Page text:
City Court Employee Cheated City of Over $400,000

City Court Employee Cheated City of Over $400,000

Share
City Court Employee Cheated City of Over $400,000


On November 21, 2012, the US Attorney’s Office for the Eastern District of Pennsylvania reported that William Rullo of Levittown, Pennsylvania, received 33 months in prison for defrauding the First Judicial District in Pennsylvania.  The fraud scheme lasted from 1999 to 2010.  He used his position as a procurement technician to buy flat screen televisions for himself, his family, and friends.


The fraud caused the First Judicial District of Pennsylvania to lose about $433,000.  


Rullo’s job entailed placing orders with vendors, buying courtroom electronic equipment for the district, using district credit cards, and seeking approval from the district judge with Administrative Services before sending invoices to the Accounts Payable Department.  Rullo used the district credit card to make purchases from January 2005 to March 2010 totaling about $321,000.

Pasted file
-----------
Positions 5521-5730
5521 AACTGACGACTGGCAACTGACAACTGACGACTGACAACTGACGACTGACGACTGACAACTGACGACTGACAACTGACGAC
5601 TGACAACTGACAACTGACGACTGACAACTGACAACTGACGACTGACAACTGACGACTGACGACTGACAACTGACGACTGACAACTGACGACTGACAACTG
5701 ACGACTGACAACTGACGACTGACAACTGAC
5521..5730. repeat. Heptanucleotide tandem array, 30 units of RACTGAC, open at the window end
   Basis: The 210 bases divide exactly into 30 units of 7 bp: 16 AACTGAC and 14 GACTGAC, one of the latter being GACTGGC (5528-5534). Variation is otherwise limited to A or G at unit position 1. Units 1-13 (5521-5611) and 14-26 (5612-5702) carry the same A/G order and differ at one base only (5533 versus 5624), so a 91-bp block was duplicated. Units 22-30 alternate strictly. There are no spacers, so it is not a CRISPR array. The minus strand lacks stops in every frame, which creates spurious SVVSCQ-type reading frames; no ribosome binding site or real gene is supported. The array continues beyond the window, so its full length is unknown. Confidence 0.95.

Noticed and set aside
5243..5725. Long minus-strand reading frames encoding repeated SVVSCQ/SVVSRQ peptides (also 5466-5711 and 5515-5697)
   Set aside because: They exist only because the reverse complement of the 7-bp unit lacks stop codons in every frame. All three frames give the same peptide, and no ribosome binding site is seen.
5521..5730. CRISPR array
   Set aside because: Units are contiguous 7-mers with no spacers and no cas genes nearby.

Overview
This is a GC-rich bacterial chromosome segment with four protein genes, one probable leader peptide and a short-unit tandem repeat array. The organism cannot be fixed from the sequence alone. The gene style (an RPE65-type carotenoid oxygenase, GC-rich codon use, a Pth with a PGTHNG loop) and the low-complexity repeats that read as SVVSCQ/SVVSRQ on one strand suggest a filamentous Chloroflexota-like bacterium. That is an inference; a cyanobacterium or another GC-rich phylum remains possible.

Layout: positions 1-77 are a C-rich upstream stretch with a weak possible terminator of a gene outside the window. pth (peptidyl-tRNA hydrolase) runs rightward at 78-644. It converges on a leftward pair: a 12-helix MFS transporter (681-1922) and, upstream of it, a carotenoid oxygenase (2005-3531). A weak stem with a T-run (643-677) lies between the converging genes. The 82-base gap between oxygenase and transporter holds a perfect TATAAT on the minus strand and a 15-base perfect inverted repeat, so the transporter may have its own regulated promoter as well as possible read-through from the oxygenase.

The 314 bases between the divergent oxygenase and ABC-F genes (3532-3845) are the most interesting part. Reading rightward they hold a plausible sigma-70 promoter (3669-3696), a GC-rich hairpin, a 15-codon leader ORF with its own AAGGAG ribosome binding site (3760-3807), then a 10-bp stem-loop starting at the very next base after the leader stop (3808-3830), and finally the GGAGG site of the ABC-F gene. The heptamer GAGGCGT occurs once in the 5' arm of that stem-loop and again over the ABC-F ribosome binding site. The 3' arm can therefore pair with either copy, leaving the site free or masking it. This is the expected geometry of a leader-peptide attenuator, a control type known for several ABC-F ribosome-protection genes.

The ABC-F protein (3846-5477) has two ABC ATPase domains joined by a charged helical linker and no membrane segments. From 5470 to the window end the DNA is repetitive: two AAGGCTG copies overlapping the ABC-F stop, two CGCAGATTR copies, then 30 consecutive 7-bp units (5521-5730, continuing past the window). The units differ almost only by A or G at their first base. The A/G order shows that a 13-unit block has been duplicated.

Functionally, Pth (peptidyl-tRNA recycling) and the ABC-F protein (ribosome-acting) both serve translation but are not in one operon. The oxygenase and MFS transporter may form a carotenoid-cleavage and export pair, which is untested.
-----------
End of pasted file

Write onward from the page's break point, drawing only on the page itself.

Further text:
Rullo used the credit card to purchase SEPTA transit tokens and then sell them back to co-workers for half price.


From July 2008 to August 2009, Rullo forged the signatures of judges and the director of Administrative Services on purchase invoices.  Rullo was able to by 36 plasma and LCD televisions worth about $65,000 with the forged invoices.  He also purchased about $12,000 worth of AT&T cell phones from December 1999 to March 2010 and about $35,000 worth of monthly parking passes that he eventually resold to friends.  


In addition to the prison time, the U.S. District Judge also ordered Rullo to three years of supervised release along with restitution of $433,000.  


The case was investigated by the FBI, the Philadelphia District Attorney’s Office, the First Judicial District Court, and the Philadelphia Police Department.  Philadelphia Assistant Attorney and Special Assistant U.S. Attorney William Inden were in charge of prosecution.  


Source: Federal Bureau of Investigation

Comments

comments

Share

Related Articles


Read previous post:
Recovery after Sandy Increases Chance of Disaster Fraud

Close